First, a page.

The invitation poem is a deep and soulful conversation about what matters in life. It doesn’t care about your job or how old you are. Instead.
It’s curious about your dreams, your heart’s desires, and whether you’re brave enough to chase them.
The poet wants to know if you’ve faced tough times and if you’ve learned from them or let them make you closed and scared.
It’s all about exploring the depths of your emotions—from pain to joy—and whether you can be true to yourself, even if it means disappointing others.
The invitation poem challenges you to see beauty in everyday life, even when it’s not always pretty, and to find strength in the face of failure.
It’s a call to be genuine, to stand tall after nights of sadness, and to understand what truly sustains you from the inside.
In simple terms, this invitation poem is an invitation to open your heart, be real, and embrace the essence of being human.
Let’s break down the poem “The Invitation” by Oriah Mountain Dreamer in simple terms:
The Invitation Poem
It doesn’t interest me what you do for a living. I want to know what you ache for and if you dare to dream of meeting your heart’s longing.
It doesn’t interest me how old you are. I want to know if you will risk looking like a fool for love, for your dream, for the adventure of being alive.
It doesn’t interest me what planets are squaring your moon. I want to know if you have touched the centre of your own sorrow, if you have been opened by life’s betrayals or have become shrivelled and closed from fear of further pain.
I want to know if you can sit with pain, mine or your own, without moving to hide it, or fade it, or fix it.
I want to know if you can be with joy, mine or your own; if you can dance with wildness and let the ecstasy fill you to the tips of your fingers and toes without cautioning us to be careful, be realistic, remember the limitations of being human.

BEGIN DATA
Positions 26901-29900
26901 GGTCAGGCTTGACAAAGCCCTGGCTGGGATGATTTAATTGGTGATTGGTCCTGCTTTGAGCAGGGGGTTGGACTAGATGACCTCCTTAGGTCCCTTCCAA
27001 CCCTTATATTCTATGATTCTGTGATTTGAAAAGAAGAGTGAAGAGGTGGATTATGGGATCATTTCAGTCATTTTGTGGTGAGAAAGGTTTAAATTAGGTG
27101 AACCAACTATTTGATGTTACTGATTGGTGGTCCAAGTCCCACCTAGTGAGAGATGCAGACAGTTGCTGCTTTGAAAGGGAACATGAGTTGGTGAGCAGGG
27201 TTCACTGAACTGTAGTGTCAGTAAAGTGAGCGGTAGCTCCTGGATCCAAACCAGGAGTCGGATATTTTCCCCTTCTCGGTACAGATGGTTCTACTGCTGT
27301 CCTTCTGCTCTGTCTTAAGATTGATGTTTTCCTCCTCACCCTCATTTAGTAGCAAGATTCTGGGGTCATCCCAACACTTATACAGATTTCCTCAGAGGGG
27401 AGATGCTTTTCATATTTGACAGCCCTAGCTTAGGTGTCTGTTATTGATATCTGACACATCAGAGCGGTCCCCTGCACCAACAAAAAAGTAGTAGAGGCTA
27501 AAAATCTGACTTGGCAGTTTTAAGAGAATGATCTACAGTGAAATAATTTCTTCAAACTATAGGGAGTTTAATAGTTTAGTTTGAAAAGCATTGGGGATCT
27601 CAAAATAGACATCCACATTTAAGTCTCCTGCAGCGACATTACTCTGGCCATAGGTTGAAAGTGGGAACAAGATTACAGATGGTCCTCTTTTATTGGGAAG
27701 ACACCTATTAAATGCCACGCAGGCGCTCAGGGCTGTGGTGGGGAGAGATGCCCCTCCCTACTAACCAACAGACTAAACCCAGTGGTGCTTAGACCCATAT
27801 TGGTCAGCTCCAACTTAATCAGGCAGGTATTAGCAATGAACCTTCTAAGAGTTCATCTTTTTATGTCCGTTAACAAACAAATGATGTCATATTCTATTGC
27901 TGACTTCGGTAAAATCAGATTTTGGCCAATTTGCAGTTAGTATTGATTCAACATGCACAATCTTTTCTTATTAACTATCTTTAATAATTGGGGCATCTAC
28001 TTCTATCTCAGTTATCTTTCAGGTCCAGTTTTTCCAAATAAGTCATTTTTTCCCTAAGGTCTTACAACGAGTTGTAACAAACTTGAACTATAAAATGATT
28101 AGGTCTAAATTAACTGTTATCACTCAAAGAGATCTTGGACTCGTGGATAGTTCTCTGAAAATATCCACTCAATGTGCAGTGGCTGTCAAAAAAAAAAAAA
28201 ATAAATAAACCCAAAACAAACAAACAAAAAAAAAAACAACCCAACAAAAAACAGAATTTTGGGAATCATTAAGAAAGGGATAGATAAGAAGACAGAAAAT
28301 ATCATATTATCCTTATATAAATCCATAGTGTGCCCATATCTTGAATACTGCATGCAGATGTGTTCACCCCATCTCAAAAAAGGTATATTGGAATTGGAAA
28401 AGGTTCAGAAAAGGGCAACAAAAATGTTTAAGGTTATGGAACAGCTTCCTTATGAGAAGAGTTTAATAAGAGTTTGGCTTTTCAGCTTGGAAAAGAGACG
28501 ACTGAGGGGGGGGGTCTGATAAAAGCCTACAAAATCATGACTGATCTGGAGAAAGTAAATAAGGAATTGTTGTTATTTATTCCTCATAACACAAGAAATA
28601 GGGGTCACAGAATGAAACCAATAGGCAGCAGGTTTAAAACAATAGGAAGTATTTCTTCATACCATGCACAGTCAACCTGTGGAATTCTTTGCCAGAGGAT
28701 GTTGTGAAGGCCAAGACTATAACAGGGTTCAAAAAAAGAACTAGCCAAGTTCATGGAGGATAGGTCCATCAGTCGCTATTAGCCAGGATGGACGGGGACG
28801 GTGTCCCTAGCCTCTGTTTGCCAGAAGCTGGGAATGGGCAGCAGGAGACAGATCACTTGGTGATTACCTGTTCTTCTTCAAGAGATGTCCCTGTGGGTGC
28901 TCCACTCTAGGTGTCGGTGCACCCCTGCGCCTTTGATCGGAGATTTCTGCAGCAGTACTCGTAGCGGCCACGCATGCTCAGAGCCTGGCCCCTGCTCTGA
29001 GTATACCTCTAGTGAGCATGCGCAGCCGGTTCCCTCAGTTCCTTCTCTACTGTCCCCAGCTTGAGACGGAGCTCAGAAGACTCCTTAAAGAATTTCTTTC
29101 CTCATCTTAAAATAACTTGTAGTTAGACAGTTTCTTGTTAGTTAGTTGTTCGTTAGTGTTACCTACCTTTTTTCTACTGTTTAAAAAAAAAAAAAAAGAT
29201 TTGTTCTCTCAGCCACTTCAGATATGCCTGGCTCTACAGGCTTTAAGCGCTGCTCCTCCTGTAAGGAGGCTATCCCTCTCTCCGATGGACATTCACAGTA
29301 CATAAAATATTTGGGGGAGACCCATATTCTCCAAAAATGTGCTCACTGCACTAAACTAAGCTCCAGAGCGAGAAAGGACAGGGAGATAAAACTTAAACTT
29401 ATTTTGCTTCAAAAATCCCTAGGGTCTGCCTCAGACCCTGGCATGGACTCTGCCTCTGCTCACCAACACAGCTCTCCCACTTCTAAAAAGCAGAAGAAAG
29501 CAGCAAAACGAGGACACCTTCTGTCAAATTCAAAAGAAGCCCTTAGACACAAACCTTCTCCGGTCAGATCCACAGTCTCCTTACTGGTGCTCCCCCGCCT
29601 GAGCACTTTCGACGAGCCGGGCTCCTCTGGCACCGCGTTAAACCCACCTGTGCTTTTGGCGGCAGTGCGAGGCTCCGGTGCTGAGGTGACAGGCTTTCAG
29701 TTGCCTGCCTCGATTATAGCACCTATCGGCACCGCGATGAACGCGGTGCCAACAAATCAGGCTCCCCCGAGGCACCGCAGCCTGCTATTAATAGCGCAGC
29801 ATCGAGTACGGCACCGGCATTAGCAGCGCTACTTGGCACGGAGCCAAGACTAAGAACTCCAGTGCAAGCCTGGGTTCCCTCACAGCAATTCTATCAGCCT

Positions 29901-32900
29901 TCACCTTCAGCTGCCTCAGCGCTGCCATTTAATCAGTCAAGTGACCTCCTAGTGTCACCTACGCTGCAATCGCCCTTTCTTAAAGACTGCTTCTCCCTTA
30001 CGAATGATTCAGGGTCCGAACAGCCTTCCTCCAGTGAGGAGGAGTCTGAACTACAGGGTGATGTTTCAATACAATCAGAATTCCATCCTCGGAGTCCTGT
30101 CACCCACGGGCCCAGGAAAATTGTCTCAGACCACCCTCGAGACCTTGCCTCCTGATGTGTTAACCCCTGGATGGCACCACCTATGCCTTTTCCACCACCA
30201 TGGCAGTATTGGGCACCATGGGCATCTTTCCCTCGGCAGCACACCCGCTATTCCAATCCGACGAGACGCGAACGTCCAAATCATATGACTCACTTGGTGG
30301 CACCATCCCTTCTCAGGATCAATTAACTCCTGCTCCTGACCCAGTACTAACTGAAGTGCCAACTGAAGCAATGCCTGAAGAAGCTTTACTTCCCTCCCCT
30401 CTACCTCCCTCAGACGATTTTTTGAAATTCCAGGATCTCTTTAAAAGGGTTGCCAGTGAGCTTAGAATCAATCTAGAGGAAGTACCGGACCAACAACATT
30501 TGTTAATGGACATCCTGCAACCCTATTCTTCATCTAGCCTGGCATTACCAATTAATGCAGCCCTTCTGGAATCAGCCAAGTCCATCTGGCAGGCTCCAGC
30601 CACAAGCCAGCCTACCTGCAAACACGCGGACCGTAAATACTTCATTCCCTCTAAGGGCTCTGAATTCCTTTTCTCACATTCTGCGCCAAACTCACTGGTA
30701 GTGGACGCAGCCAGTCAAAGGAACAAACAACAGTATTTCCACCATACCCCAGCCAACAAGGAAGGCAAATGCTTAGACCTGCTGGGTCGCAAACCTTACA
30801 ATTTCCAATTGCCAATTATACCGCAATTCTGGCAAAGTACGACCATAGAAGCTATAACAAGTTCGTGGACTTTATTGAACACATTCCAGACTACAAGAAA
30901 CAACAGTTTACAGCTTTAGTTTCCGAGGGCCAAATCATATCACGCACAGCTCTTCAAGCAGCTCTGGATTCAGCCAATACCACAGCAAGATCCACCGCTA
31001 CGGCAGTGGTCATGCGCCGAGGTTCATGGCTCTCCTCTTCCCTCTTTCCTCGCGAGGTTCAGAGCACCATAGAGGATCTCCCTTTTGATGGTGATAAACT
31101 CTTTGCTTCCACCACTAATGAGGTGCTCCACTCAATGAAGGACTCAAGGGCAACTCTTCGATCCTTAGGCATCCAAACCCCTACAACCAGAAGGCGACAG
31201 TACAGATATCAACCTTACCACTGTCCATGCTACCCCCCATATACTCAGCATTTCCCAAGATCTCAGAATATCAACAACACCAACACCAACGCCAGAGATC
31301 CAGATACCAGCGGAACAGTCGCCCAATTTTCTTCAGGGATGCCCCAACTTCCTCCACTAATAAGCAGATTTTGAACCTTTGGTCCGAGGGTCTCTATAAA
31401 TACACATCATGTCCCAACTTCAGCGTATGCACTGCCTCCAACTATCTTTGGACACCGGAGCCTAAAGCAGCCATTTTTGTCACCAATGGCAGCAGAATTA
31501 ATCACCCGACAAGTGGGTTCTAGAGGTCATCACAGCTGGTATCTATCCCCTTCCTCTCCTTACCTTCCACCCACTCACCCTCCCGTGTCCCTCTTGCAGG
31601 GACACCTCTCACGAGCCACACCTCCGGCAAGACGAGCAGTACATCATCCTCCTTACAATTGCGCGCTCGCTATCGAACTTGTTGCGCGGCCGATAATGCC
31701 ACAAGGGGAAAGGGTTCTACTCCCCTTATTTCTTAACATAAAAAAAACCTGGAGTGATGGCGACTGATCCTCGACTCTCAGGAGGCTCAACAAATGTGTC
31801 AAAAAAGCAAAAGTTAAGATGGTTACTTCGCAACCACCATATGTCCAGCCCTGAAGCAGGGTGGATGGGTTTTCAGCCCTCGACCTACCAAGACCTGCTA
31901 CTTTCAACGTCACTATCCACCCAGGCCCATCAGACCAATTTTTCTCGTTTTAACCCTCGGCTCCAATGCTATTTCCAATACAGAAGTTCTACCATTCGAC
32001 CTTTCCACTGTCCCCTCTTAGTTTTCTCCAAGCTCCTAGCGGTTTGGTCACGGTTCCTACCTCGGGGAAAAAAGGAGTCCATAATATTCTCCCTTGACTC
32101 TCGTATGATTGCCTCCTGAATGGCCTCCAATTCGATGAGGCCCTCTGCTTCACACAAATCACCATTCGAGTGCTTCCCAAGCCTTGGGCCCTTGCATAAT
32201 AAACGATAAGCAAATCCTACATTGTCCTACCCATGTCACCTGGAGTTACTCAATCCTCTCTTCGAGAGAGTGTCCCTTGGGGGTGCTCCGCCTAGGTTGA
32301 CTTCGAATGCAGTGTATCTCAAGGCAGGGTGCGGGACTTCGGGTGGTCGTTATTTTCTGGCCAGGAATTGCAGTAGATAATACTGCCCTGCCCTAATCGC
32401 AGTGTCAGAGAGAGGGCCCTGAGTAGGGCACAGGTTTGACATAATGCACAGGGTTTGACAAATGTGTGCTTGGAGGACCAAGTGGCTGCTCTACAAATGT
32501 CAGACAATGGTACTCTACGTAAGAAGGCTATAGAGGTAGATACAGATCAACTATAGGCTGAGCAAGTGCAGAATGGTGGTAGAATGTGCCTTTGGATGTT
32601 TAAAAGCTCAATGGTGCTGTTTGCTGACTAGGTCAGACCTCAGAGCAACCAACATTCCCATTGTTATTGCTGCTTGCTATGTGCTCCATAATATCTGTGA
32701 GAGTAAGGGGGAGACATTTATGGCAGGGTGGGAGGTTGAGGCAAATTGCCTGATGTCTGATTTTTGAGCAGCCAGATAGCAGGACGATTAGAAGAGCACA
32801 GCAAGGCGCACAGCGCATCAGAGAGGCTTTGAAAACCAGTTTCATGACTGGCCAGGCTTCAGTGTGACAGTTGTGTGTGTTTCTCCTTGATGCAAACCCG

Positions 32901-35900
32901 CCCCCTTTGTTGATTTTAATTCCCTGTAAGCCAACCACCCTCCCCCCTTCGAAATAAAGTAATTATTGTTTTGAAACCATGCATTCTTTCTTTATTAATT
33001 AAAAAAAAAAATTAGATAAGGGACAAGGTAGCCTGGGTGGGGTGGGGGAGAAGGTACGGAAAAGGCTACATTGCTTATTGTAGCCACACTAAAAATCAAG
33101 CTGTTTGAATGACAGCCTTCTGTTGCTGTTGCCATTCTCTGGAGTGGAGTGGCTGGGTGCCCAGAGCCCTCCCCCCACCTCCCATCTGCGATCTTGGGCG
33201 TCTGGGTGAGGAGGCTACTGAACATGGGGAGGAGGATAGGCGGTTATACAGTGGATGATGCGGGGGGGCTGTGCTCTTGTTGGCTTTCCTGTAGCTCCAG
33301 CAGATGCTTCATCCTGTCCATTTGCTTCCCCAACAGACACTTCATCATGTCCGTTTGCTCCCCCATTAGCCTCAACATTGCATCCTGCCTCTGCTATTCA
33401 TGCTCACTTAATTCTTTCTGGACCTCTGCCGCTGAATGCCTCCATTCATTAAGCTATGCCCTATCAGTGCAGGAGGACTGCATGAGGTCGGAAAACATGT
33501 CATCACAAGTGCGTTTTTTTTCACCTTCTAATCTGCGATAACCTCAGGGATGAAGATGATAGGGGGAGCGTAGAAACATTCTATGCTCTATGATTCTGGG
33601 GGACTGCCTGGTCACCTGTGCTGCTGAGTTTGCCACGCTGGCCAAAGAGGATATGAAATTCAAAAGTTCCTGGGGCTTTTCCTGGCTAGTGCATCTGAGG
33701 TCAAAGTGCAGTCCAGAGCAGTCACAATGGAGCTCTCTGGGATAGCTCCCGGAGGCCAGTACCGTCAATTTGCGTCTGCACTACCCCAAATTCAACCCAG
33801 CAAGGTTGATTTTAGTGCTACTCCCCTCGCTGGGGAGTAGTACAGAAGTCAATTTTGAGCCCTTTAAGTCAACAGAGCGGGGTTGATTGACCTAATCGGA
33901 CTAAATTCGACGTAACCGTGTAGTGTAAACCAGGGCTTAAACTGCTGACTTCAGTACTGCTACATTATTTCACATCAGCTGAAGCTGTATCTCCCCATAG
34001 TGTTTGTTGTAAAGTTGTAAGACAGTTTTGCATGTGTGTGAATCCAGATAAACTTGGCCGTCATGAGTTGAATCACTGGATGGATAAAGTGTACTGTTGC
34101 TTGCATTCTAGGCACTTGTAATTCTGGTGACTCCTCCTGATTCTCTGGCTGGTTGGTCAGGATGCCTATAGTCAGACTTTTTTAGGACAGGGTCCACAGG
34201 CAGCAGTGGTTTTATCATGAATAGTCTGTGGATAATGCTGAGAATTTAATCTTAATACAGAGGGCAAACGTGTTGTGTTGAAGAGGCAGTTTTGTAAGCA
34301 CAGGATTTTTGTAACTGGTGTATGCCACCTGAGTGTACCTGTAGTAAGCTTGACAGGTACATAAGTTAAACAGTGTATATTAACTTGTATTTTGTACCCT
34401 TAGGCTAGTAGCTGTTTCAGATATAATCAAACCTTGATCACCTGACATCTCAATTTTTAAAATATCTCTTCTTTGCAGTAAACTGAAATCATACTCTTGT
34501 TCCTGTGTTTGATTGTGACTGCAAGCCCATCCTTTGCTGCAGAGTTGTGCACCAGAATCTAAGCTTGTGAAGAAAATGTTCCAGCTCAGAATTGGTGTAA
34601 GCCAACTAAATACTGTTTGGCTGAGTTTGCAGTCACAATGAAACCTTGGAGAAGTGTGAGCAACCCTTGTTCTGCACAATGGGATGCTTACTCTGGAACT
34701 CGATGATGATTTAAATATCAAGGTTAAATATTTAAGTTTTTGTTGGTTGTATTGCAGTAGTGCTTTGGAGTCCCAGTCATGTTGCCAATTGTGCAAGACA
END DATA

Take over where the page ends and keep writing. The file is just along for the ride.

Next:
It doesn’t interest me if the story you are telling me is true. I want to know if you can disappoint another to be true to yourself. If you can bear the accusation of betrayal and not betray your own soul. If you can be faithless and therefore trustworthy.
I want to know if you can see Beauty even when it is not pretty every day. And if you can source your own life from its presence.
I want to know if you can live with failure, yours and mine, and still stand at the edge of the lake and shout to the silver of the full moon, ‘Yes.’
It doesn’t interest me to know where you live or how much money you have. I want to know if you can get up after the night of grief and despair, weary and bruised to the bone and do what needs to be done to feed the children.
It doesn’t interest me who you know or how you came to be here. I want to know if you will stand in the centre of the fire with me and not shrink back.
It doesn’t interest me where or what or with whom you have studied. I want to know what sustains you from the inside when all else falls away.
I want to know if you can be alone with yourself and if you truly like the company you keep in the empty moments.
“The Invitation” is a poem that explores deep aspects of human connection and self-discovery. The speaker expresses a curiosity about the essential qualities and experiences that make a person who they are.